MIAMI (AP) — Airlines canceled more than 3,000 flights for Thursday and Friday as Hurricane Matthew moved closer to the Florida coast, bringing high winds and heavy rain.
Leaving more than 100 dead in its wake across the Caribbean, Hurricane Matthew steamed toward Florida with potentially catastrophic winds of 140 mph Thursday, and 2 million people across the Southeast were warned to flee inland.
It was the most powerful storm to threaten the U.S. Atlantic coast in more than a decade.
“This storm’s a monster,” Gov. Rick Scott warned as it started lashing the state with rain and wind around nightfall. He added: “I’m going to pray for everybody’s safety.”
By 6 p.m. Eastern time, flight-tracking service FlightAware.com reported that more than 1,500 Thursday flights within the U.S. had been scrapped, with the largest numbers at Fort Lauderdale and Miami.
American was the hardest-hit carrier, followed by Southwest Airlines and JetBlue Airways.
FlightAware said airlines had already canceled another 1,600 flights scheduled for Friday.
Delta Air Lines said cancellations were likely to spread to coastal Georgia and South Carolina on Saturday.
Airlines often cancel flights before storms hit to prevent passengers from being stranded at airports and to keep their planes in position to recover after the bad weather passes.
As the storm closed in, workers tied down jet bridges, lowered cranes in a construction area, and put away vehicles and other equipment.
While airport closings and flight cancellations made it hard to reach Florida, coastal residents from Florida to South Carolina headed north and inland to escape the hurricane.
Amtrak suspended passenger rail service through Friday between Miami and New York and the auto train between Lorton, Virginia, and Sanford, Florida.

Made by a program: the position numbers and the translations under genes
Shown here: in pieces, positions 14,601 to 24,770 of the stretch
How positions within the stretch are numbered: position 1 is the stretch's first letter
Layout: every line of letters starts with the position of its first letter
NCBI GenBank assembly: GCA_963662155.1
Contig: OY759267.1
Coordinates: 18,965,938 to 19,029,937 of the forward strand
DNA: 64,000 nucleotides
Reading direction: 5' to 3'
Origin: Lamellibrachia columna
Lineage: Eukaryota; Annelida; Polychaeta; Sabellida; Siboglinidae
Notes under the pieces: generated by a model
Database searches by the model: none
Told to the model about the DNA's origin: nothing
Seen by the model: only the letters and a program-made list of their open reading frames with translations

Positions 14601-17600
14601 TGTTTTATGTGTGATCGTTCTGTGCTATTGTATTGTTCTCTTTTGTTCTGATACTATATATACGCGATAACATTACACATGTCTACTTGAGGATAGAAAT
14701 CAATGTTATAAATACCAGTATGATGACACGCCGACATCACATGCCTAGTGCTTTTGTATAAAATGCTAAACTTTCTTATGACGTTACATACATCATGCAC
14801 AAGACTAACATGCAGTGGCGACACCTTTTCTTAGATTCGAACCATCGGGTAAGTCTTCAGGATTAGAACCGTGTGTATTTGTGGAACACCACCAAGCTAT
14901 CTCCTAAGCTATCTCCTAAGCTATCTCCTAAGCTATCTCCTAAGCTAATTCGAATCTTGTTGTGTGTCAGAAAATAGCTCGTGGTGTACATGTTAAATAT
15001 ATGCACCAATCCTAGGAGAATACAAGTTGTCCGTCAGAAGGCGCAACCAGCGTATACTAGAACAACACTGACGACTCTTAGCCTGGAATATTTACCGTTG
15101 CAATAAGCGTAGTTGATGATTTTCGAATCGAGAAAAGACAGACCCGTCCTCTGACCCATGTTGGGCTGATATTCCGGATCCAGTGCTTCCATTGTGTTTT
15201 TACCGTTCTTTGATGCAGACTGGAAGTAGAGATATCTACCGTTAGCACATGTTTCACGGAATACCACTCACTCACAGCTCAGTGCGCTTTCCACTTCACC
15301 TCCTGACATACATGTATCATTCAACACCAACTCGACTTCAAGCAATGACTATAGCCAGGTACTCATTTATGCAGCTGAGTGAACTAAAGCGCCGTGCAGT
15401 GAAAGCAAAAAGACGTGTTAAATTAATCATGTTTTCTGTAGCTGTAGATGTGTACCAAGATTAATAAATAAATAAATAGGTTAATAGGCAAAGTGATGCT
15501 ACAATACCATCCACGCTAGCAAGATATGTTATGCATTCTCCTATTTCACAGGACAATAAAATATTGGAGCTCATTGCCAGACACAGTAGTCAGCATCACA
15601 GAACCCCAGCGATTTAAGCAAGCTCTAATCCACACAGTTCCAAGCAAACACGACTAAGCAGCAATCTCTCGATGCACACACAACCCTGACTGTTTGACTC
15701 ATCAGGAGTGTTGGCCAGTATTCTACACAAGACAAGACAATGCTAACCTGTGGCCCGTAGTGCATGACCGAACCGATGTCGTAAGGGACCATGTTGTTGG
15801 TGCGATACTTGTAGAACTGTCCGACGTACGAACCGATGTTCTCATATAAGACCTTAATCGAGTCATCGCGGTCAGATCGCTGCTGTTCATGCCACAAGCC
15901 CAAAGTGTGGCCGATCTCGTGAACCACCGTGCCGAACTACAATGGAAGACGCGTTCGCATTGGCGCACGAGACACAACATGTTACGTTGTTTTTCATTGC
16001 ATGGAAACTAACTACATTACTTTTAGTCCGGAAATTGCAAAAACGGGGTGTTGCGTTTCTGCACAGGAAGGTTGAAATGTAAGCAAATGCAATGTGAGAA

Earlier in the week, several airports in the Caribbean closed, forcing airlines to cancel flights there.
Cruise lines rerouted ships this week to avoid the storm, which in some cases will mean more days at sea or skipping some Caribbean ports.
The Church of Jesus Christ of Latter-day Saints also issued a statement Wednesday on the impact of Hurricane Matthew to the region:
We encourage residents in the affected area to listen to calls for appropriate evacuation, preparation and response, before, during and after the weather emergency. Prior to the storm, the presidents of each mission in the path of the hurricane have taken appropriate steps to ensure the life and safety of missionaries. This has included moving to safer locations, gathering emergency supplies and reviewing mission emergency procedures. Mission presidents have responded as appropriate and where possible are keeping families informed by email and through social media with messages of reassurance that necessary precautions have been taken. Local Church congregational leaders take similar steps to prepare those in their area. The Church continues to monitor the situation and is prepared to respond as needed.
Written by The Associated Press, with the exception of the statement released by the LDS church.
Copyright 2016 The Associated Press. All rights reserved. This material may not be published, broadcast, rewritten or redistributed.